By K. R. Riordan
Prior to 1906, both the White and Green Rivers joined together with the Black River around Tukwila to form the Duwamish River; hence its Lushootseed name Dkhw’Duw’, which loosely translated means: many-colored river.
Supposedly, on March 11, 1854, Chief Si’ahl (Seattle) gave his famous, albeit disputed, speech at a large gathering in the pristine wilderness near the growing city of Seattle, Washington. The meeting was set up by Governor Isaac Stevens in order to discuss the sale of native land to the white settlers. When it came time for Si’ahl to speak, he orated with great dignity for an extended period of time.
No one alive today knows exactly what he said, seeing that he spoke in his native Lushootseed dialect. However, despite the fact a controversy exists regarding the various translations of this famous speech from arguably the greatest chief of the Dkhw’Duw’Absh (Duwamish or “The People of the Inside”) tribe, the message contained within his words remains as clear as an alpine stream flowing down from the Cascades:
“This we know: The earth does not belong to man; man belongs to the earth. This we know: Whatever befalls the earth befalls the sons of the earth. Man did not weave the web of life: he is merely a strand in it. Whatever he does to the web, he does to himself. Even the white man, whose God walks and talks with him as friend to friend, cannot be exempt from the common destiny.
That destiny is a mystery to us, for we do not understand when the buffalo are all slaughtered, the wild horses are tamed, the secret corners of the forest heavy with scent of many men, and the view of the ripe hills blotted by talking wires. Where is the thicket? Gone. Where is the eagle? Gone. The end of living and the beginning of survival.”
Chief Si’ahl undertook the great journey on June 7, 1866 on the Suquamish reservation at Port Madison, Washington. A monument is erected at his gravesite.
The first mention of the Duwamish River (the lower twelve miles of the Green River that empties out into Elliott Bay) in the Seattle Room’s media archives was from the Sunday edition of the Seattle Post-Intelligencer on May 7th, 1905 in section II, page.14. The article was titled: The Duwamish Valley as Future Factory Land: Interest in Dredging of River Directs Attention of Investors to Its Possibilities.
The next time the Duwamish River is mentioned was, once again, in the Seattle Post-Intelligencer, four months later, on September 5th, 1905, on page 8. This one was titled: Wants Duwamish to Be Made Straight: Chairman Bridges of King County Drainage Commission Speaks of Work in White River Valley. In 1906, construction completed on two flood control dams on both the Black and White Rivers, essentially cutting both tributaries off from the Green and Duwamish Rivers, forever.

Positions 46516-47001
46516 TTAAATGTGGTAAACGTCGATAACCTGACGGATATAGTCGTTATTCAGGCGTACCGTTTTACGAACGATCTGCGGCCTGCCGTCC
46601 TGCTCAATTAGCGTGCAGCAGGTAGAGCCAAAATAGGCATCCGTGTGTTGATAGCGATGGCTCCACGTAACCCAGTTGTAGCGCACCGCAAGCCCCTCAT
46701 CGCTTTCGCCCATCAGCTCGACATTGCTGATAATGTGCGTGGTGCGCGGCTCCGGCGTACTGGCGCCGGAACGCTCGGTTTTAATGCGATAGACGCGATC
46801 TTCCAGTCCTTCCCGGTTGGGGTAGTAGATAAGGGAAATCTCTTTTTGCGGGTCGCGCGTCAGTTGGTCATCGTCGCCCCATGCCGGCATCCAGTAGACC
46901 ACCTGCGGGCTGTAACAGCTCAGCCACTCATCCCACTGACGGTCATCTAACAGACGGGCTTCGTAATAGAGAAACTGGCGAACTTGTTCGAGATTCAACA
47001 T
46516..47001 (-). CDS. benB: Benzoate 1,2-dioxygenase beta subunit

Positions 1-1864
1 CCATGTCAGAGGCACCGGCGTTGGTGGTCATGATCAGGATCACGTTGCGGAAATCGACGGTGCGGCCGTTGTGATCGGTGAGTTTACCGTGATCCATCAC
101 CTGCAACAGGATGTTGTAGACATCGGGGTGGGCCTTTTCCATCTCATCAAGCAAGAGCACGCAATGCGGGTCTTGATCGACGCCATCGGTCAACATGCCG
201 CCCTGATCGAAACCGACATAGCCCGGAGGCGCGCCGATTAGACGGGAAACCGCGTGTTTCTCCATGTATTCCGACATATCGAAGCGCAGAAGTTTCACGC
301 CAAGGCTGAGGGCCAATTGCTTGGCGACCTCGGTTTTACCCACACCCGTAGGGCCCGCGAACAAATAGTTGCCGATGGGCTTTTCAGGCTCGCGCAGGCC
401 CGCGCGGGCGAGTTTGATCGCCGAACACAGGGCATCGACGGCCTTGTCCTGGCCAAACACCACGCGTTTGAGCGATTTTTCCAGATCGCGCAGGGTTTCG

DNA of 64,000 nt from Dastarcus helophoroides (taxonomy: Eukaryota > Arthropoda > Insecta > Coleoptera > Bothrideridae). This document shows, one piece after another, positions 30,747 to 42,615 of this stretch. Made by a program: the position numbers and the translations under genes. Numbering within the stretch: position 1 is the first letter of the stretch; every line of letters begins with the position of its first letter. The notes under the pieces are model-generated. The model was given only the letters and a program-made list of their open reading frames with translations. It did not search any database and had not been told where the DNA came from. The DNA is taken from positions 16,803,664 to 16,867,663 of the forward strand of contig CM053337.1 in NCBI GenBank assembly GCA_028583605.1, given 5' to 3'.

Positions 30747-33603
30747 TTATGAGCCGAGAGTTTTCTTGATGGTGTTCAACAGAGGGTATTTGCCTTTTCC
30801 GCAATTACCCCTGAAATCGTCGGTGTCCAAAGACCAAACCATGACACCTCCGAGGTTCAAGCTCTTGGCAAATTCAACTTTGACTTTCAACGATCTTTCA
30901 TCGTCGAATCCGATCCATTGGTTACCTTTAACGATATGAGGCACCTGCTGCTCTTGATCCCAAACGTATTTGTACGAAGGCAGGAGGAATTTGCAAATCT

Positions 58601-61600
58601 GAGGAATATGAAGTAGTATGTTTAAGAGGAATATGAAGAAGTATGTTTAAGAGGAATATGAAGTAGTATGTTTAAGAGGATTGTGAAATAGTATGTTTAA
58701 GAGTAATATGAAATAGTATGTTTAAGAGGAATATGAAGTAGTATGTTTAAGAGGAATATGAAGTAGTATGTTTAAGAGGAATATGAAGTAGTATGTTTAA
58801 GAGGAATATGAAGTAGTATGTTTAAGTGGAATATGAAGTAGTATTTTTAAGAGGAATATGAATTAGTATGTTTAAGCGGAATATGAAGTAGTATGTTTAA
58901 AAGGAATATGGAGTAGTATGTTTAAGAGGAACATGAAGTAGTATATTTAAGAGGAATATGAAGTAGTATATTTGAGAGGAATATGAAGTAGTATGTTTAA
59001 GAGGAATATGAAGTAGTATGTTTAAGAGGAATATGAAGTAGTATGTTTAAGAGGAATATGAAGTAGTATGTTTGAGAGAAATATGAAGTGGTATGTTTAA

Actual dredging of the Duwamish River to accommodate what would later become Seattle’s Industrial District began on October 14th, 1913 at the old Country Poor Farm. Twenty million cubic yards of earth were removed to use on the marshlands and tide flats, and two million five hundred cubic yards of sand was brought by the city from numerous sanitary fills. Dirt from Beacon, Yesler, and Denny Hills was used to fill in the path of the old Duwamish River; some was even shipped all the up from Telegraph Hill in San Francisco.
And as I sit at the desk of my twenty story apartment complex rising up from the side of First Hill like a tombstone, gazing out my window at the sprawling metropolis before me, and think about the fact that none of this concrete graveyard has existed for more than one single century, I can’t help but hear Chief Si’ahl’s final questions echoing in my ears: Where is the thicket? Gone. Where is the eagle? Gone.
And I can’t help but feel responsible…
K. R. Riordan is currently a student at Seattle University working towards a Bachelor of Arts in English Literature & Creative Writing. Riordan’s works have appeared in the Percival Review, a literary journal out of Olympia, Washington.